Kennebunk's downtown is inland, just off the turnpike, and is a dignified, small commercial center of white clapboard and brick. The Brick Store Museum, 117 Main St. (tel. 207/985-4802), hosts shows of historical art and artifacts throughout the summer, switching to contemporary art in the off season. The museum is housed in a historic former brick store -- yes, a store that once sold bricks! -- and three adjacent buildings. The buildings have been renovated and all have the polished gloss of a well-cared-for gallery. Admission is free (though a $3 donation is suggested), and tours cost $5 per person. The museum is open Tuesday to Friday 10am to 4:30pm and Saturday from 10am to 1pm.
Tom's of Maine (tel. 800/FOR-TOMS or 207/985-2944), a natural toothpaste maker, is headquartered here. Tom and Kate Chappell sell their all-natural toothpaste and other personal-care products worldwide, but they are almost as well known for their green, socially conscious business philosophy. Tom's factory outlet sells firsts and seconds of its own products, as well as a selection of other natural products. The shop is at Lafayette Center (corner of Main and Water sts.), a historic industrial building converted to shops and offices. It's open Monday to Saturday 10am to 5pm. There's another store nearby at 1 Storer St.
When en route to or from the coast, be sure to note the extraordinary homes that line Port Road (Rte. 35). This includes the famously elaborate Wedding Cake House, which you should be able to identify all on your own. Local lore claims that the house was built by a guilt-ridden ship captain who left for sea before he and his bride could enjoy a proper wedding cake.
Kennebunkport is the summer home of President George Bush (the elder), whose family has summered here for decades, and it has the tweedy, upper-crust feel that one might expect of the place. This historic village, whose streets were laid out during days of travel by boat and horse, is subject to traffic jams. If the municipal lot off the square is full, go north on North Street a few minutes to the free long-term lot and catch the trolley back into town. Or walk back -- it's a pleasant walk of 10 or 15 minutes from the satellite lot back to Dock Square.
Dock Square has a pleasantly wharflike feel to it, with low buildings of mixed vintages and styles, but the flavor is mostly clapboard and shingles. The boutiques in the area are attractive, and many feature creative artworks and crafts. But Kennebunkport's real attraction is found in the surrounding blocks, where the side streets are lined with one of the nation's richest assortments of Early American homes. The neighborhoods are especially ripe with examples of Federal-style houses; many have been converted to B&Bs.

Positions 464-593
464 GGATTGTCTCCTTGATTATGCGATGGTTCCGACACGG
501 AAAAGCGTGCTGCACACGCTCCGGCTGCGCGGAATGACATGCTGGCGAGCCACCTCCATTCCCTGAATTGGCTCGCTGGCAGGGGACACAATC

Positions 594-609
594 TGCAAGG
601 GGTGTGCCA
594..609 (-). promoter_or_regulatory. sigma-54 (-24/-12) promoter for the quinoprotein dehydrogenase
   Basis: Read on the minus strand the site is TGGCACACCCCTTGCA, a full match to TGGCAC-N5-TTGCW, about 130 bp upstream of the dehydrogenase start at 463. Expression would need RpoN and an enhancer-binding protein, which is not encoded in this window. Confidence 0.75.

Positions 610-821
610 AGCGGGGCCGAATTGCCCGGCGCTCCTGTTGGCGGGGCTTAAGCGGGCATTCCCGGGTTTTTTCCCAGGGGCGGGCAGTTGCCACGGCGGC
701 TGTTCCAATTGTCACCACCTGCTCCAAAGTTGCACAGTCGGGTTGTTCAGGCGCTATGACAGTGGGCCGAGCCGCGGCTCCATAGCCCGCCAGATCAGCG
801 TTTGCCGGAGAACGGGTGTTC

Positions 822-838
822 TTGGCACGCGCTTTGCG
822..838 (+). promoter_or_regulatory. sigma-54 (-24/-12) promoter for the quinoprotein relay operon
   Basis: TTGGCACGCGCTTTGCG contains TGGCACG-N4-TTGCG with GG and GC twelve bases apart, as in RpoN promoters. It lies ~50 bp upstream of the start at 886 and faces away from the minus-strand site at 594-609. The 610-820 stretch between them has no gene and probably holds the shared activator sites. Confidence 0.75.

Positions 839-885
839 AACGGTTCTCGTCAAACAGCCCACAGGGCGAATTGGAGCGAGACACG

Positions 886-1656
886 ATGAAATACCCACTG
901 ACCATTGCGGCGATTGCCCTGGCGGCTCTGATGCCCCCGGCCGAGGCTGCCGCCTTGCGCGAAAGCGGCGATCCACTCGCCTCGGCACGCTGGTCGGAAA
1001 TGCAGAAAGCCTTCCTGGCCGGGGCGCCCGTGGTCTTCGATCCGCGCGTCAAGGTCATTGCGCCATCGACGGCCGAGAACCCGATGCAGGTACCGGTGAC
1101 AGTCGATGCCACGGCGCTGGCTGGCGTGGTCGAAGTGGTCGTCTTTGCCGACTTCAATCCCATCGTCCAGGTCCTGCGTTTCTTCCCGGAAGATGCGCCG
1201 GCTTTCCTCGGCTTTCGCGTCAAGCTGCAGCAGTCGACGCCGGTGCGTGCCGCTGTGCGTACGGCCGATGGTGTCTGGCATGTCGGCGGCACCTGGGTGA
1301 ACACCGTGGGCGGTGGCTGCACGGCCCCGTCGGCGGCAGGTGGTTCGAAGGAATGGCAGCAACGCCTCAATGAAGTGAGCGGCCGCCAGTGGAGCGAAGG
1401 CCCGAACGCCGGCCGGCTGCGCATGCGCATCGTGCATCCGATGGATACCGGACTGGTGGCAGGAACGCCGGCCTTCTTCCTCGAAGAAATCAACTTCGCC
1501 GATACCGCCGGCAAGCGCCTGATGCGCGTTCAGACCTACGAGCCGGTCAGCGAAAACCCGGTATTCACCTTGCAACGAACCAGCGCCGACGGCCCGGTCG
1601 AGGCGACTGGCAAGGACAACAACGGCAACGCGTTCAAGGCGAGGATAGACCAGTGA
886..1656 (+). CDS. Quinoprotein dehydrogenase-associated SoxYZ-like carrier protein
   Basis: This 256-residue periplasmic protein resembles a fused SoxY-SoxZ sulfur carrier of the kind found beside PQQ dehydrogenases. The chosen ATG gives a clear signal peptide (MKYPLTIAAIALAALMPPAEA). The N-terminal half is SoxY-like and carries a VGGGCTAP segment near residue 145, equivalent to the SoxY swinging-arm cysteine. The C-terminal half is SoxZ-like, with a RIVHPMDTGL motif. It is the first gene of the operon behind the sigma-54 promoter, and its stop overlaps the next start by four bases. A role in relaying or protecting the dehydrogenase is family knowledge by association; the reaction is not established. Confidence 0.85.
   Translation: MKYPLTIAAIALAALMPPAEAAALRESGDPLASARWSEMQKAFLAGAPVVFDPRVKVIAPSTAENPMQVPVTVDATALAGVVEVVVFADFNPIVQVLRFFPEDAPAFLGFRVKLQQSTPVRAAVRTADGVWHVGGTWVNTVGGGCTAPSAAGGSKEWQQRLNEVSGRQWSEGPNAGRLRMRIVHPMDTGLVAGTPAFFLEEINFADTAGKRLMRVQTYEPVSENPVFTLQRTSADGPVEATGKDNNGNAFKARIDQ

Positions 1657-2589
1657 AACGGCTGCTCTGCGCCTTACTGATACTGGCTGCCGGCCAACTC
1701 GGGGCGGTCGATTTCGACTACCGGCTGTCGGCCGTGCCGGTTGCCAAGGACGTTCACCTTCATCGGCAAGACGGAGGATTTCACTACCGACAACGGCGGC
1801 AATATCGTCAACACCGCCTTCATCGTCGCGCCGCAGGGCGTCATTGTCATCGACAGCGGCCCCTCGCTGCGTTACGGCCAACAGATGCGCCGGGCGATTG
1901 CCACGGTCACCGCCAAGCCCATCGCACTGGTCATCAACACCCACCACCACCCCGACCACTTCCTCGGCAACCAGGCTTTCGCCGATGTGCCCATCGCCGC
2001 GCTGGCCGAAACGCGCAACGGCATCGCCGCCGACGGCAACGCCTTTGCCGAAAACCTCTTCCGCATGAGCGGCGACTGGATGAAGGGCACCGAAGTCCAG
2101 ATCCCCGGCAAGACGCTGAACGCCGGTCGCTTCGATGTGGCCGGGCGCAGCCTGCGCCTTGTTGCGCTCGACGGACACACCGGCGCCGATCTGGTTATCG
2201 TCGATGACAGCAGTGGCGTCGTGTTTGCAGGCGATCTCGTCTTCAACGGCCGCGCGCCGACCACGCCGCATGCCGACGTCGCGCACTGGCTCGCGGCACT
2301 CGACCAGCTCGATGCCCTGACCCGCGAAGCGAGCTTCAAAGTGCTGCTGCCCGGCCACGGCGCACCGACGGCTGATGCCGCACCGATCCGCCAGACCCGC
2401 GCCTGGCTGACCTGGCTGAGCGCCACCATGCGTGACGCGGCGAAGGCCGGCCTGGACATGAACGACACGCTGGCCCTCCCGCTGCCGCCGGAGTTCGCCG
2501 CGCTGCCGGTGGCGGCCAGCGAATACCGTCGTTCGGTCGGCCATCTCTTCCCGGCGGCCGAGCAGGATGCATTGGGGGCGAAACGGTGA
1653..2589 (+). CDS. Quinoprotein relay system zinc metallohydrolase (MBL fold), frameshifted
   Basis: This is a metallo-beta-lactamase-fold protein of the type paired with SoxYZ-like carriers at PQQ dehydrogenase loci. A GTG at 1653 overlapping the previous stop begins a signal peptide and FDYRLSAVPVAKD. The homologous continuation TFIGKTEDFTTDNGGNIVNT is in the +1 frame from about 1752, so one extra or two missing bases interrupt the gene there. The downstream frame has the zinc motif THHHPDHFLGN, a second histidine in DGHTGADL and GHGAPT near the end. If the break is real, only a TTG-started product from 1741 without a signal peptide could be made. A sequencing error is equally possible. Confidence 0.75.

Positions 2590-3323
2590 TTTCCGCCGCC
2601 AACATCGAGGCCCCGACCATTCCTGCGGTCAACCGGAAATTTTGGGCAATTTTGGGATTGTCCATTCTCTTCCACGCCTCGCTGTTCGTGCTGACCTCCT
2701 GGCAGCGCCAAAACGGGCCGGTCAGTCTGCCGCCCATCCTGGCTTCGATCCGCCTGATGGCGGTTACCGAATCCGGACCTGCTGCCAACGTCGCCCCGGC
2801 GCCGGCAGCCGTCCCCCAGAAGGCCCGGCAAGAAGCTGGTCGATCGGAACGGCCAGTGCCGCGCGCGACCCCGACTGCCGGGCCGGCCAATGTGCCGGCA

Aimless wandering is a good tactic for exploring Kennebunkport, but at the least make an effort to stop by the Richard A. Nott House, 8 Maine St. (tel. 207/967-2751), during your travels. Situated on Maine Street at the head of Spring Street, this imposing Greek Revival house was built in 1853 and is a Victorian-era aficionado's dream. It remained untouched by the Nott family through the years and was donated to the local historical society with the stipulation that it remain forever unchanged. Tours run about 40 minutes; it's open mid-June to mid-October 1 to 4pm Tuesday to Friday, and Saturday 10am to 1pm. Admission is $5 for adults, free for children.
For a clear view of the coast, sign up for a 2-hour sail aboard the schooner Eleanor (at the Arundel Wharf Restaurant, Kennebunkport; tel. 207/967-8809), a 55-foot gaff-rigged schooner, built in Kennebunkport in 1999 after a classic Herreshoff design. If the weather's willing, you'll have a perfect view of the Bush compound and Cape Porpoise. Fare is about $40 per person.
Ocean Drive from Dock Square to Walkers Point and beyond is lined with opulent summer homes overlooking surf and rocky shore. You'll likely recognize the Bush family compound right out on Walkers Point when you arrive. If it's not familiar from the time it has spent in the national spotlight, look for crowds with telephoto lenses. If they're not out, look for a shingle-style secret service booth at the head of a driveway. That's the place. There's nothing to do here, though, but park for a minute, snap a picture, and then push on.
A Picnic on Cape Porpoise
Cape Porpoise is a lovely little village, nearly forgotten by time, between Kennebunk and Biddeford. (And you've got to love the name.) It makes for a superb day trip or bike ride. While in the village, think about packing a picnic and taking it to the rocks where the lobster boats are tied up; watch the fishermen, or train your binoculars on Goat Island and its lighthouse. Drop by Bradbury Brothers Market (tel. 207/967-3939) for basic staples, or the Cape Porpoise Kitchen (tel. 800/488-1150 or 207/967-1150) for gourmet-style prepared meals, cheeses, and baked goods. The village has two good lobster shacks, a handful of shops, and even a postage-stamp-size library.
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